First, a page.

Dim sum takes two of the best things in life – brunch and Asian food – and creates a dining atmosphere highlighted by family-style sharing, rolling carts and lots of impulsive eating decisions. The experience can be overwhelming, especially with the amount of options to choose from. Luckily, we’ve sorted out the top 13 foods you can order. All you have to worry about is winning the fight over the last dumpling.
13. Lo Baak Gau (Turnip Cakes)
This savory dish is made with dried shrimps and shallots and is fried into a gooey cake. While the outside is a crispy golden brown, the inside is stuffed with crunchy radishes and assorted meats.
#SpoonTip: Ask for some oyster sauce on the side. You’ll thank us after you try it.
12. Har Gow (Steamed Shrimp Dumplings)
These are a bit tricky to make correctly since the wrapper shouldn’t be too thin or too thick, but we all go HAM on them no matter what. They’re even better when aromatic scallions and crunchy bamboo shoots are mixed into the filling.
11. Cha Siu Bao (Steamed Barbecue Pork Buns)
These little round buns are beacons of happiness. Super saucy pork is slowly cooked and hidden under fluffy, steamed bread – though that isn’t the only way to make pork buns. Some may argue that these are cuter and more portable versions of baos, but all is well as long as we get more of that sweet, sweet dough.
10. Fung Zao (Fried Steamed Chicken Feet)
While they may not be your typical choice of food, these chicken feet are cooked so perfectly in a tangy and salty sauce that you won’t have any qualms afterwards. The feet are fried then simmered to give the meat a bloated appearance, lending itself to a gelatinous texture that soaks in all the savory broth.
9. Do Fu Fa (Tofu Pudding)
This pudding is made from extra thick silken tofu and drizzled with a spicy ginger simple syrup. This dessert often works as a nice palate cleanser after all the saucy dishes beforehand, and also serves as a great segue to other sweet treats afterwards.
8. Haam Sui Gok (Fried Pork Dumplings)
Fried pork dumplings are basically fried mochi stuffed with chopped pork, and they tastes even better than they sound. You get the best of both worlds with a crispy outer shell and a gooey interior. Restaurants will traditionally cut them in half for sharing, but if you’re really into it, you can just take the entire dumpling like I do. #oops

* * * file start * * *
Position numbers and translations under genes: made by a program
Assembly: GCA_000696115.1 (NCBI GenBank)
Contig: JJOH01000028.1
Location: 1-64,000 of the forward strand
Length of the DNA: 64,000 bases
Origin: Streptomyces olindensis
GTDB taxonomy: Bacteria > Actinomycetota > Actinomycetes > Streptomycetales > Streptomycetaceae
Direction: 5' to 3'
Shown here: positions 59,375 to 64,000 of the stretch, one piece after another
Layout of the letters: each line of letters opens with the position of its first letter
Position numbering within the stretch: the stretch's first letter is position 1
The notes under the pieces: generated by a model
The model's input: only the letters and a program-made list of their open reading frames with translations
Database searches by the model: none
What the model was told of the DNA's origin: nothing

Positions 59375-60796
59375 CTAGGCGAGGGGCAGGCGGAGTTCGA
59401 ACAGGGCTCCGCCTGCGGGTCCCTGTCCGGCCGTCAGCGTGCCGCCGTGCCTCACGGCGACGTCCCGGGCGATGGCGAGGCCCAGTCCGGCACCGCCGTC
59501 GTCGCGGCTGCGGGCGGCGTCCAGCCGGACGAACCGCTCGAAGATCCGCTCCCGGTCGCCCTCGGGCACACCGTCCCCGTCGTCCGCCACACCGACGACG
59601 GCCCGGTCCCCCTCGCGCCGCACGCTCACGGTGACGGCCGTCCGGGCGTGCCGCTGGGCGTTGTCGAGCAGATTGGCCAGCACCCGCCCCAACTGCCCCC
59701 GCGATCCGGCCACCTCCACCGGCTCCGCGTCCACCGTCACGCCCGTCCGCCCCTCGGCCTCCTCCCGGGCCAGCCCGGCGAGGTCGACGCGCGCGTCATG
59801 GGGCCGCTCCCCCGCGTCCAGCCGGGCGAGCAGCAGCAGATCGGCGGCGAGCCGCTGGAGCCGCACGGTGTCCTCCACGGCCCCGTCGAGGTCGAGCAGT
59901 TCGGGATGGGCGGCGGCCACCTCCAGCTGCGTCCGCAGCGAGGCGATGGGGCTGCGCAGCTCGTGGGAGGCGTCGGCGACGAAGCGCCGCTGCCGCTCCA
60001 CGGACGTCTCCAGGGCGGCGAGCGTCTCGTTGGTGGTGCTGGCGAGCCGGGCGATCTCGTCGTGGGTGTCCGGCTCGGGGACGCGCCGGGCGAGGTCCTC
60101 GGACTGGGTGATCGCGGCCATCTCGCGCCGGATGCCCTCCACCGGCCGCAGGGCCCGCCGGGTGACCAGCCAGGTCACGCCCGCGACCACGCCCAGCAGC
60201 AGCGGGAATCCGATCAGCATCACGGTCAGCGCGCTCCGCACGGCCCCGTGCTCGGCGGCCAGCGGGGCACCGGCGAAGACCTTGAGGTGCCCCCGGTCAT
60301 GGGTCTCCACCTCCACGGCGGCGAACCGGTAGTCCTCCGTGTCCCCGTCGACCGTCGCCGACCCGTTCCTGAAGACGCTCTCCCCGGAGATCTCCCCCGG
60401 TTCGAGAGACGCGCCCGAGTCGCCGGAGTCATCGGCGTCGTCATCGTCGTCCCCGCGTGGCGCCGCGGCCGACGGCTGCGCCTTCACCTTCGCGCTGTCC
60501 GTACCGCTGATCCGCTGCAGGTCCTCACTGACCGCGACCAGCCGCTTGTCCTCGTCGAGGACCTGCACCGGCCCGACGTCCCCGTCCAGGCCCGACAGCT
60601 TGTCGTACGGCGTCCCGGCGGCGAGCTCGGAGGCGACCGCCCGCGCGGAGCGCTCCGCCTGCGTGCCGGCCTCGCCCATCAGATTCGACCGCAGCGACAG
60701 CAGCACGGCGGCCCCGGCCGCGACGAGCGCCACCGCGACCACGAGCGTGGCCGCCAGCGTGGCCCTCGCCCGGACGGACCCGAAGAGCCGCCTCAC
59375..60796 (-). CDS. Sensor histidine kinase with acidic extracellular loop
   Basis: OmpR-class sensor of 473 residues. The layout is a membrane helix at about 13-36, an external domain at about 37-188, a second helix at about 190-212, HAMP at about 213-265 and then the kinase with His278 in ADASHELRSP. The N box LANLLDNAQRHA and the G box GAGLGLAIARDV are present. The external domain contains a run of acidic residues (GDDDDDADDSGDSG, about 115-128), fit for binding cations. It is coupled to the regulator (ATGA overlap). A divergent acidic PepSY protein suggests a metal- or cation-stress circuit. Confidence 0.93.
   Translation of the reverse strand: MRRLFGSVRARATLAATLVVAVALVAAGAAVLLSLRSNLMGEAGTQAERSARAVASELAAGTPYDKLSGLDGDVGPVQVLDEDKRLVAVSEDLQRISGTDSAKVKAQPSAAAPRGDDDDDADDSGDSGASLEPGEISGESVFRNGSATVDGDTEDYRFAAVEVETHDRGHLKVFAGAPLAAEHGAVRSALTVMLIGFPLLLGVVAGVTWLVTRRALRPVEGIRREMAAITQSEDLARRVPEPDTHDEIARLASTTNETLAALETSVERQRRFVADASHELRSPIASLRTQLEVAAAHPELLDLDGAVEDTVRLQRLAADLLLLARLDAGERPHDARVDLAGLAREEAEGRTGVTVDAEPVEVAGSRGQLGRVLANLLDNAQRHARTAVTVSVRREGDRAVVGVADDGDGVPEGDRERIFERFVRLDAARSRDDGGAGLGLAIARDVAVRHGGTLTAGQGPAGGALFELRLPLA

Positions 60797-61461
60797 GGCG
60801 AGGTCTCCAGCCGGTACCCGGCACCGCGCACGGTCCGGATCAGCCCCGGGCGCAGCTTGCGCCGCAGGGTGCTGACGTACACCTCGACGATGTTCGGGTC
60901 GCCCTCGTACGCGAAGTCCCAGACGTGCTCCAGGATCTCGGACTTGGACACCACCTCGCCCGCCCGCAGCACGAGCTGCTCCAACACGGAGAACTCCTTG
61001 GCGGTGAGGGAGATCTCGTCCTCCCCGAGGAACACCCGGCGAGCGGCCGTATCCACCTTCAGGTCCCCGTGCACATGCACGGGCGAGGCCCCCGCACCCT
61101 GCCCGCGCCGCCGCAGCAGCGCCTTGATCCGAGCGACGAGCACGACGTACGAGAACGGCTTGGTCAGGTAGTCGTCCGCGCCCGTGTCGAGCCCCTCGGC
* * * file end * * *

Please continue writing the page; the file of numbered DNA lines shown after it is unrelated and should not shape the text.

7. Pai Gwut (Steamed Spareribs)
While they may be a bit tricky to eat, they’re so worth the time. Doused in a sauce of fermented soy beans and black beans, these tiny pieces of pork are still attached to the bone, rendering each bite more tender and flavorful.
#SpoonTip: Don’t be afraid to just pop the whole thing in your mouth and gnaw at it until you have the bare bone. This method saves you time so you can get on to the next one.
6. Daan Taat (Egg Custard Tarts)
Many consider these to be the classic dim sum dessert, deeming them worthy to be in the upper half of our ranks. The tarts are characterized by a flaky, buttery crust and a rich, custard center and are enjoyable either hot or cold. Eventually you’ll get so good at eating them that you can pop ’em whole.
5. Ngao Yuk Kau (Steamed Beef Meatballs)
Yeah, yeah, you can find meatballs anywhere. But how many meatballs are covered in razor-thin tofu wrapper and cooked with Worcestershire sauce? You can only find these beauties at a dim sum restaurant, making them worth ordering each time.
4. Shumai (Steamed Pork and Shrimp Dumplings)
The great thing about shumai is their versatility: you can find some filled with different meats, seafood, or no meat at all. This makes this dish one of the most vegeterian-friendly on the cart, and it satisfies even the pickiest of eaters. You’ll often find some fresh ginger and green onions inside the dumplings to season the meat and give it more flavor.
3. Wu Gok (Taro Dumplings)
These dumplings are intriguing for their ability to have a fluffy texture inside while maintaining a light crunch on the outside. Taro root is mashed into a creamy mixture, shaped with shrimp and garlic and deep fried until the web-like coating forms. Looks like taro isn’t just for froyo after all.
2. Jian Dui (Sesame Seed Balls)
Why is it that the best dim sum dishes are deep fried? These chewy balls are made with glutinous rice flour, which lends some sweetness to the nutty sesame seeds and smooth red bean paste in the center. These can get a little messy, but picking every sesame seed off the plate is so worth it.
1. Xiao Long Bao (Soup Dumplings)
Don’t pretend like you didn’t even see this coming. The soup inside is gelatin-rich, so it’s chilled until solid, cut into small cubes, and thrown inside the wrapper with the meat. Once steamed, the cubes revert back to liquid and you’re left with filling that you can chew and sip. Grab as many of these as you can find, because if you didn’t have any soup dumplings, did you really dim sum?
Keep these in mind the next time you go out for some Chinese-style brunch. And if you’ve never been, it’s definitely worth experiencing at least one time. Or ten, if you’re like me.